The consequences of Europe’s rush to austerity will be long-lasting and possibly severe. If the euro survives, it will come at the price of high unemployment and enormous suffering, especially in the crisis countries. And the crisis itself almost surely will spread. Firewalls won’t work, if kerosene is simultaneously thrown on the fire, as Europe seems committed to doing: There is no example of a large economy—and Europe is the world’s largest—recovering as a result of austerity.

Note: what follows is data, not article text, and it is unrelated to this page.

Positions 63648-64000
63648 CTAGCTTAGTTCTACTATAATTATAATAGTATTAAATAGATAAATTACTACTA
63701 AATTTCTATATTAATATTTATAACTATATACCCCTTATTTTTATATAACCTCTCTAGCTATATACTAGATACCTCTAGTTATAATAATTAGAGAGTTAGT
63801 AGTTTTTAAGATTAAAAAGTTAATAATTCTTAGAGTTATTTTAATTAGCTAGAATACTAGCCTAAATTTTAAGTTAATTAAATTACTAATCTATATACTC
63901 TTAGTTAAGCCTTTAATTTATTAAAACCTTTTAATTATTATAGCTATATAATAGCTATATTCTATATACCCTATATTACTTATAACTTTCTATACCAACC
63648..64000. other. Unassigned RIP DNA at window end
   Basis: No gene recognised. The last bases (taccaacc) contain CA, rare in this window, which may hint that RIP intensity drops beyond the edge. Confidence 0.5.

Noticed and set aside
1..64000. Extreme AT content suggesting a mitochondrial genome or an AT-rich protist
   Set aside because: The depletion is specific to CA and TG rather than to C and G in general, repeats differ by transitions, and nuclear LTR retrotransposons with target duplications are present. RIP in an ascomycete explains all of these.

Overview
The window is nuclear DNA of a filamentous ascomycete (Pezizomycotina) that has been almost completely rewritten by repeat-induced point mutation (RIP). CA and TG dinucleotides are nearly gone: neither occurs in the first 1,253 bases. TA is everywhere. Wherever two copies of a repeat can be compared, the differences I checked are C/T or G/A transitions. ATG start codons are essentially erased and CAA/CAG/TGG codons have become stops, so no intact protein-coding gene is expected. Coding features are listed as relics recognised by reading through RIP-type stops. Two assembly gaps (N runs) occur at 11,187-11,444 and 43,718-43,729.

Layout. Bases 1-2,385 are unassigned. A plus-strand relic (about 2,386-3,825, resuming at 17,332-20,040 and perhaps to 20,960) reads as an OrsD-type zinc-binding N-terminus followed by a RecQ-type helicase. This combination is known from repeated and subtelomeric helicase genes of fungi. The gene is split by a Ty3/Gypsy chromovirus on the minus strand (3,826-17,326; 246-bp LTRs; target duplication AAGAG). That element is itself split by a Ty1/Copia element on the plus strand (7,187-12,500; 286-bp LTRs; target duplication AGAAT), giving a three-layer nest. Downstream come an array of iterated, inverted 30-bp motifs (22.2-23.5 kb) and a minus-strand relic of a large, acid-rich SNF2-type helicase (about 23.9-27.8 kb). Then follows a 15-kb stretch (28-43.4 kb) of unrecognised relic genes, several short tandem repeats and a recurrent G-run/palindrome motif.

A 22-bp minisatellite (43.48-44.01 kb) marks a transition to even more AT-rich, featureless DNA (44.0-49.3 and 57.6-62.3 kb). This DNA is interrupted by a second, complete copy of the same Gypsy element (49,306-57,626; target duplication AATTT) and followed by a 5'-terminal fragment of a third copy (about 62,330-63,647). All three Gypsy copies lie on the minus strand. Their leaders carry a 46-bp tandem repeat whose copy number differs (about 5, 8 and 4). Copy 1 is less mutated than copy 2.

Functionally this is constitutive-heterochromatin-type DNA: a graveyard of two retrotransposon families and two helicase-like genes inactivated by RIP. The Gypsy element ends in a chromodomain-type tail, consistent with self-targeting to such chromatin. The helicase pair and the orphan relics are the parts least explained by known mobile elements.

As a result, society’s most valuable asset, its human capital, is being wasted and even destroyed.
Young people who are long deprived of a decent job—and youth unemployment in some countries is approaching or exceeding 50 percent, and has been unacceptably high since 2008—become alienated. When they eventually find work, it will be at a much lower wage. Normally, youth is a time when skills get built up; now, it is a time when they atrophy.
Joseph Stiglitz, “After Austerity,” May 8 2012